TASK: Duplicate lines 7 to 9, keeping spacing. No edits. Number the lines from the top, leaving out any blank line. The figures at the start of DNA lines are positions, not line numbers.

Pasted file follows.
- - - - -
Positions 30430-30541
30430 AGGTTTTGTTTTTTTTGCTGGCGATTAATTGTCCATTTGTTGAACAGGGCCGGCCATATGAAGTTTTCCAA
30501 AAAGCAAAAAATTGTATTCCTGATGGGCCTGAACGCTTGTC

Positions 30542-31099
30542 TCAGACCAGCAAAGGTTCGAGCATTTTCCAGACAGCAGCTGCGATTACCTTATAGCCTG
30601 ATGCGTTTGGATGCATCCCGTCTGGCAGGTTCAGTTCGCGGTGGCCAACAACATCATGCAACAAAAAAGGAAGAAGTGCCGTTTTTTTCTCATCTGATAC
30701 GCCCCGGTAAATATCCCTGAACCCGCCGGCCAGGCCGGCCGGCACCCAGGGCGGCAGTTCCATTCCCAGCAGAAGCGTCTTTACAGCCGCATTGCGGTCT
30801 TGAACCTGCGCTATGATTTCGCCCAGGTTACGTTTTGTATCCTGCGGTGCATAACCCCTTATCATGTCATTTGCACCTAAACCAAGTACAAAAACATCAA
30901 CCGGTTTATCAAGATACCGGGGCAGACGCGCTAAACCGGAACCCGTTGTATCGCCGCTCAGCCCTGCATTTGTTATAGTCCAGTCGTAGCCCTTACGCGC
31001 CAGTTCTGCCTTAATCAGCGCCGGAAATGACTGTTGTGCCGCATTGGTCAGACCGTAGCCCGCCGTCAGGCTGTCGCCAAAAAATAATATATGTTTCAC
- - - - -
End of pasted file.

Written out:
30701 GCCCCGGTAAATATCCCTGAACCCGCCGGCCAGGCCGGCCGGCACCCAGGGCGGCAGTTCCATTCCCAGCAGAAGCGTCTTTACAGCCGCATTGCGGTCT
30801 TGAACCTGCGCTATGATTTCGCCCAGGTTACGTTTTGTATCCTGCGGTGCATAACCCCTTATCATGTCATTTGCACCTAAACCAAGTACAAAAACATCAA
30901 CCGGTTTATCAAGATACCGGGGCAGACGCGCTAAACCGGAACCCGTTGTATCGCCGCTCAGCCCTGCATTTGTTATAGTCCAGTCGTAGCCCTTACGCGC